Yoga therapy is the process of empowering individuals to progress toward improved health and wellbeing through the application of the teachings and practices of yoga. Yoga is a scientific system of self-investigation, self-transformation, and self-realisation that originated in India. The teachings of yoga are rooted in the Vedas and grounded in classical texts and a rich oral tradition. This tradition recognises that the human being’s essential nature is unchanging awareness that exists in relationship to and identification with the changing phenomena of the empirical world.
The yoga tradition views humans as a multidimensional system that includes all aspects of body; breath; and mind, intellect, and emotions and their mutual interaction. Yoga is founded on the basic principle that intelligent practice can positively influence the direction of change within these human dimensions, which are distinct from an individual’s unchanging nature or spirit. The practices of yoga traditionally include, but are not limited to, asana, pranayama, meditation, mantra, chanting, mudra, ritual, and a disciplined lifestyle.
Yoga therapy is the appropriate application of these teachings and practices in a therapeutic context in order to support a consistent yoga practice that will increase self-awareness and engage the client/student’s energy in the direction of desired goals. The goals of yoga therapy include eliminating, reducing, or managing symptoms that cause suffering; improving function; helping to prevent the occurrence or reoccurrence of underlying causes of illness; and moving toward improved health and wellbeing. Yoga therapy also helps clients/students change their relationship to and identification with their condition.
The practice of yoga therapy requires specialised training and skill development to support the relationship between the client/student and therapist and to effect positive change for the individual.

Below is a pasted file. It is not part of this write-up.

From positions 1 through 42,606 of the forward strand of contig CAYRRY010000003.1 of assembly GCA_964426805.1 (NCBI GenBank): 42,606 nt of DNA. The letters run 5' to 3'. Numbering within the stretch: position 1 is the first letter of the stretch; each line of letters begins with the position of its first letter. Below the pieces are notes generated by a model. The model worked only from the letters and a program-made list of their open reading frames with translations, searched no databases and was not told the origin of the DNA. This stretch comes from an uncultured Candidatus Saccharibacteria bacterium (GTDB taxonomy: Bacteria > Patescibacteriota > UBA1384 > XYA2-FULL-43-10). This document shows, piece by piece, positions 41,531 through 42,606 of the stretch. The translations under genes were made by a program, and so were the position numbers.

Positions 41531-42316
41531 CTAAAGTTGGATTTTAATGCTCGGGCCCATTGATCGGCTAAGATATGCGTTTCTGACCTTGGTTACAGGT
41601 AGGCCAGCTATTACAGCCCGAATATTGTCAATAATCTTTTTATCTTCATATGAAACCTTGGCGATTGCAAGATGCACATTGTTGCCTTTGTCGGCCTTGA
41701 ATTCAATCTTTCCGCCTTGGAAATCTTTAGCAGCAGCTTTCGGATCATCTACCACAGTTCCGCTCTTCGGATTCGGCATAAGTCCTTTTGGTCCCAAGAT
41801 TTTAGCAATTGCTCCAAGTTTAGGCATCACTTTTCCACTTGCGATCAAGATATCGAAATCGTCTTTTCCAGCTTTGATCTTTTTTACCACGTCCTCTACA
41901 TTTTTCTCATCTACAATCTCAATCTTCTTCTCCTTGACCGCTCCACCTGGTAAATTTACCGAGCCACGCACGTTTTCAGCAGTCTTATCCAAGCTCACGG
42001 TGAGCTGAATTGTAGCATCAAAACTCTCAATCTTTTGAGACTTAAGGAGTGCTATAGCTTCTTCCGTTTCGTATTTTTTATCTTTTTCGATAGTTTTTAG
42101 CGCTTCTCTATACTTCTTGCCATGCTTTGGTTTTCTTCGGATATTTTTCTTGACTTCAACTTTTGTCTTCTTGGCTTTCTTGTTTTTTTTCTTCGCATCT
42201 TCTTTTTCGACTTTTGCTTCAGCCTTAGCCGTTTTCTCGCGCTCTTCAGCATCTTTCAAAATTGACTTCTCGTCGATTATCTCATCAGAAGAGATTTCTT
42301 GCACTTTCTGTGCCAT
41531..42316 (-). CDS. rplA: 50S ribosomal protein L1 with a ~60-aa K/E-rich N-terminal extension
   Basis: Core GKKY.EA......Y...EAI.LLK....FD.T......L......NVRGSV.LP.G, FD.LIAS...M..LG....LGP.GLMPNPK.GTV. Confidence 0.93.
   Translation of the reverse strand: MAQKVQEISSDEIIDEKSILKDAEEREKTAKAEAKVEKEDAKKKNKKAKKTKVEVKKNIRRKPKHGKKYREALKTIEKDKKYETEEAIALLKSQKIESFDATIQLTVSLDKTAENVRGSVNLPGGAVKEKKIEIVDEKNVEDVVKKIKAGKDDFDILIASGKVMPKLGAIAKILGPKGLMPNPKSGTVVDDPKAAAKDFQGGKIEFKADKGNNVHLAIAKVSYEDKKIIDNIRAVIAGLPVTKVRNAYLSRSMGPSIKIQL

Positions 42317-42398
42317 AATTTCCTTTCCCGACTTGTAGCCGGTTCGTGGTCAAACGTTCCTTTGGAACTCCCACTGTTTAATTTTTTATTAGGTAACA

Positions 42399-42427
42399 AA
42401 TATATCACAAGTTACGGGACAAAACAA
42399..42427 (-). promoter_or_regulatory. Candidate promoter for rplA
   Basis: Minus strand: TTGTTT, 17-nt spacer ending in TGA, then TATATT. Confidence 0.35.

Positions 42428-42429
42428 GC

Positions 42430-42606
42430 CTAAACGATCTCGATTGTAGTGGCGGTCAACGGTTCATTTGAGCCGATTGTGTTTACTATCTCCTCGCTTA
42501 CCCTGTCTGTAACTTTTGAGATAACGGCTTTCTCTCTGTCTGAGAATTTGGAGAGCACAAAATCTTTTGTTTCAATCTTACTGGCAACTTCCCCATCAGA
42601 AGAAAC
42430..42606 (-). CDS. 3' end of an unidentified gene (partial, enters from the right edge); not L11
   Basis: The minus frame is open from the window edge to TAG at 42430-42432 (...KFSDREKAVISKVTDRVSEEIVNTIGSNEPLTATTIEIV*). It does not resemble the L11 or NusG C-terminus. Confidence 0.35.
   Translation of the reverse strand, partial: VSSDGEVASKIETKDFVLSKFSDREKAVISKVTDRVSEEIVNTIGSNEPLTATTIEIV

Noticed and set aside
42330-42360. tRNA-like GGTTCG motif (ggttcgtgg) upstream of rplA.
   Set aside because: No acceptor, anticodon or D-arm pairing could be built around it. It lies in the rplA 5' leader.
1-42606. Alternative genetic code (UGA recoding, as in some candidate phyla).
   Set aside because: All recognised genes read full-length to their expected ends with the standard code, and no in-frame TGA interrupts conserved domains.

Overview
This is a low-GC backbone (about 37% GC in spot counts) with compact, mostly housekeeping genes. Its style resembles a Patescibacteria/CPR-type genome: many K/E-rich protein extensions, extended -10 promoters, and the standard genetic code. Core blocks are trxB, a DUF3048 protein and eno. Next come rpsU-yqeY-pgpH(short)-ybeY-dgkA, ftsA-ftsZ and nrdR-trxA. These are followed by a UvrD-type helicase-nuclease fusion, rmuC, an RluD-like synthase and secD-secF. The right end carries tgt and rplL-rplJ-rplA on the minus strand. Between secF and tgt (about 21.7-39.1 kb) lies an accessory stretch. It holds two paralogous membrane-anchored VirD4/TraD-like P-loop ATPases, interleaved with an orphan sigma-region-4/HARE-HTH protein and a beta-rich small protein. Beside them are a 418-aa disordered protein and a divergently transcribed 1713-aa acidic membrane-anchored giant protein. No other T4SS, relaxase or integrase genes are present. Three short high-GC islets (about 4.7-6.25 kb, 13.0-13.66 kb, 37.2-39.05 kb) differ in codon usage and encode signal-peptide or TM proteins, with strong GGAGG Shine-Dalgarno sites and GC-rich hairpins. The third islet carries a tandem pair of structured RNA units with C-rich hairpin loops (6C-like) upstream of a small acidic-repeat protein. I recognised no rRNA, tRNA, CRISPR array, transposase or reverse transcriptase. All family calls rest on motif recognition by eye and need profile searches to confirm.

Yoga therapy is informed by its sister science, Ayurveda. As part of a living tradition, yoga therapy continues to evolve and adapt to the cultural context in which it is practiced, and today, it is also informed by contemporary health sciences. Its efficacy is supported by an increasing body of research evidence, which contributes to the growing understanding and acceptance of its value as a therapeutic discipline.
Source: International Association of Yoga Therapists, 2012
We had a wonderful time presenting at the 5th Annual International Yoga Festival & Conference this weekend. Dr Christian Thoma's fantastic workshop on protecting the spine in yoga was jam packed! Unfortunately some people missed out. Bigger room next time we thinks!.
Thanks to everyone who came along!!.
Videos of the spinal mobilisation techniques are available on the website: www.builtformotion.co.nz
Chances are that you’re familiar with yoga classes and yoga teachers, but you may not be familiar with yoga therapists and yoga therapy. Neither yoga teacher nor yoga therapist is a protected name; anyone could probably get away with using them. There are however formal recognised qualifications in each. Although qualifications don’t guarantee proficiency, they at least give you something to look out for, so let’s start there.
Many organisations offer yoga related qualifications, mostly certificates and diplomas, in yoga teaching. Common and popular ones include the 200 and 500 hour registered yoga teacher (RYT) offered by the Yoga Alliance. Other qualifications relate to specific lineages and even brands of yoga such as Iyengar and Astanga, as well as many others.